For Immediate Release
January 18, 2010
BOSTON — The American Library Association (ALA) is pleased to announce the winners of the 2010 Schneider Family Book Awards, which honor an author or illustrator for the artistic expression of the disability experience for child and adolescent audiences. The award was announced Jan. 18, 2010, during the American Library Association (ALA) Midwinter Meeting in Boston, Jan. 15 - 19.
Recipients are selected in three categories: birth through grade school (age 0–10), middle school (age 11–13) and teens (age 13–18). Winners will receive $5,000 and a framed plaque, which will be presented in Chicago during the ALA Annual Conference in July.
“Django” written and illustrated by Bonnie Christensen and published by Neal Porter for Roaring Brook won the award for young children. “Django” is the biography of musician Django Reinhardt, who was in an accident that severely burned his hands and threatened to end his career. Through perseverance he went on to become one of the world’s most recognized and appreciated jazz guitarists
“The book was chosen for its sensitive telling of Reinhardt’s life through the use of colorful oil paintings and lyrical free verse, and it demonstrated the power of one’s inner strength,” said Award Chair Barbara T. Mates.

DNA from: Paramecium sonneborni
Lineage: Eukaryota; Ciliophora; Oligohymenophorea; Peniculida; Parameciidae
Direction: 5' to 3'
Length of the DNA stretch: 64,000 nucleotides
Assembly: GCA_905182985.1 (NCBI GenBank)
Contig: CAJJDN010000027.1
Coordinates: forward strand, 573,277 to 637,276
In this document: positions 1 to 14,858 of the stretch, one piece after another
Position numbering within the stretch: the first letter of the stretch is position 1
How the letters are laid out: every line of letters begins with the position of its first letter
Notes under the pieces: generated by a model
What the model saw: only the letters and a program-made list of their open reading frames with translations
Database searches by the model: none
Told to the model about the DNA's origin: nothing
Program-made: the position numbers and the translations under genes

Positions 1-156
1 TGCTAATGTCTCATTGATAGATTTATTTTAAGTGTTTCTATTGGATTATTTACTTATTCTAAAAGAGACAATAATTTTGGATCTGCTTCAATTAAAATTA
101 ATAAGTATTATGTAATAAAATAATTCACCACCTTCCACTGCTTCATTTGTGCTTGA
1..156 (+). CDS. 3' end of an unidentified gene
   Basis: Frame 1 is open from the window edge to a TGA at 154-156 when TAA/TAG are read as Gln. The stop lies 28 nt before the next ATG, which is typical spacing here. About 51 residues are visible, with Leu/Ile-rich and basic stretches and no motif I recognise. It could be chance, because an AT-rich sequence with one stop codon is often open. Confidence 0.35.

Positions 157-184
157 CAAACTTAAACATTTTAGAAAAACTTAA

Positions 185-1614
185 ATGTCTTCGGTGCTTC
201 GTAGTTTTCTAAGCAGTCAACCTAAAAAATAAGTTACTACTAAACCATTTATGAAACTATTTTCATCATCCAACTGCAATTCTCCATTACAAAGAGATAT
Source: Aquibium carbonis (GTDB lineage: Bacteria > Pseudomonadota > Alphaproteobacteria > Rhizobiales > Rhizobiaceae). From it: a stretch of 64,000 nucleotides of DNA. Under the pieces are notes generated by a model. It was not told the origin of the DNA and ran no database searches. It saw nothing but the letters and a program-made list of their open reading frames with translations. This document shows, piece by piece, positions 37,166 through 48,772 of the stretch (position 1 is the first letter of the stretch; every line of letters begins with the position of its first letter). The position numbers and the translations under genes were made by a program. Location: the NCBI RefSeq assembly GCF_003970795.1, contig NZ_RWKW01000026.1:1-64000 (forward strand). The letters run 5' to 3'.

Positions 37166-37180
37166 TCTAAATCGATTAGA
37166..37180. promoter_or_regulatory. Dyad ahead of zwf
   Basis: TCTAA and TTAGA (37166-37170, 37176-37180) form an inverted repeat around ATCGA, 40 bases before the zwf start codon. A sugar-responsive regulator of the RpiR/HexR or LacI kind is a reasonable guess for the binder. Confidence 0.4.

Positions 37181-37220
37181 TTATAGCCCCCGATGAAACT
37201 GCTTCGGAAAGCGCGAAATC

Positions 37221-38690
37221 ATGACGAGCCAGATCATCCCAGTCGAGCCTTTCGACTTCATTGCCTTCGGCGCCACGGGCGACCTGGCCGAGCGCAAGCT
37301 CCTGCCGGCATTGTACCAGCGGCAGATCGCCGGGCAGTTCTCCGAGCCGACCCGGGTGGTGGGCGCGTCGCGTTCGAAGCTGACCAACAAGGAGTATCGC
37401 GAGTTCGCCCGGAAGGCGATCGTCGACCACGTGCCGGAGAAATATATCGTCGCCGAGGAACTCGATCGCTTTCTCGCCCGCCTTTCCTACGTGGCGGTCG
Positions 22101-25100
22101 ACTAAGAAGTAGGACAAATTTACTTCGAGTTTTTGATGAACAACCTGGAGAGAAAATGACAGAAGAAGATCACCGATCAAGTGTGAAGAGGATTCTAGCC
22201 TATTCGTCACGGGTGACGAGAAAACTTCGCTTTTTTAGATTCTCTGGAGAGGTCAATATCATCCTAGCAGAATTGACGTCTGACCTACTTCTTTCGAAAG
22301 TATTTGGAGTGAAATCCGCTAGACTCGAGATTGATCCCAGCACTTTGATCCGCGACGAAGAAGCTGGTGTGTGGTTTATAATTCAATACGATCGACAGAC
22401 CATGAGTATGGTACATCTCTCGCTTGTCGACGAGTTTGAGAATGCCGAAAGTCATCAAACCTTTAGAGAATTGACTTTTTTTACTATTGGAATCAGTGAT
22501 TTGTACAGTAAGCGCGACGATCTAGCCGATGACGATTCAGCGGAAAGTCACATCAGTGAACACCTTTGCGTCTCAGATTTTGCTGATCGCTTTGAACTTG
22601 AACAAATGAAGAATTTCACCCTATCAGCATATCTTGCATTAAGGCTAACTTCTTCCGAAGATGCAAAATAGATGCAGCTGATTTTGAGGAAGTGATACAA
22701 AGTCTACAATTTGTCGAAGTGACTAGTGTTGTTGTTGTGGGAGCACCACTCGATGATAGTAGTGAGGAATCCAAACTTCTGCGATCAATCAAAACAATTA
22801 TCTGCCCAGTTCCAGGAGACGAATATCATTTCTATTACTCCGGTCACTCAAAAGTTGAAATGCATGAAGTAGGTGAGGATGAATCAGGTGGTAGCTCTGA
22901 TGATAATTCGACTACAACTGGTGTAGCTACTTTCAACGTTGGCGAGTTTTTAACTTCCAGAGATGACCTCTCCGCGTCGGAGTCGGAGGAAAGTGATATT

Nora Raleigh Baskin is the winner of the middle-school award for “Anything But Typical” published by Simon & Schuster Books for Young Readers.
While Jason Blake who has autism, considers himself to be anything but typical, his life is that of a conventional 12-year-old boy. He wants a girlfriend, to fit in and to be recognized for his creative writing.
“‘Anything But Typical’ was chosen for its sensitive portrayal of a pre-teen with autism and speaks to anyone who has ever chased a dream,” said Award Chair Barbara T. Mates.
The teen award winner is “Marcelo in the Real World,” written by Francisco X. Stork and published by Arthur A. Levine, imprint of Scholastic.
“Marcelo in the Real World” tells the story of Marcelo Sandoval who has Asperger Syndrome. Marcelo is pushed beyond his comfort zone when he is forced to take a job in his father’s law firm. Over the course of a tumultuous summer, Marcelo learns what it is to be a friend, to stand up for what he believes in and that he can create a place for himself in the real world.
“Marcelo In The Real World’ was selected for its accurate portrayal of a young man with Asperger Syndrome and its powerful statement that good could still be found in today’s world,” said Mates.
Members of the 2010 Schneider Family Book Award committee are: Chair Barbara T. Mates, BTM & Associates Library & Information Consultants, Cleveland; Danielle Rae Dreger-Babbitt, Sno-Isle Regional Library-Mill Creek (Wash.) Library; Toni Bissessar, Arlington Public Library, Alexandria, Va.; Joan K. Blaska, professor emerti, St. Cloud State University, St. Cloud, Minn.; Elizabeth A. Burns, New Jersey State Library Talking Book & Braille Center, Spring Lake, N.J.; Marilyn M. Irwin, associate professor, Indiana University School of Library and Information Science-Indianapolis, Bloomington Ind.; and Patricia M. Steelman, Library of Congress, Alexandria, Va.
For more information on the Schneider Family Book Award and other ALA Youth Media Awards, please visit www.ala.org/yma.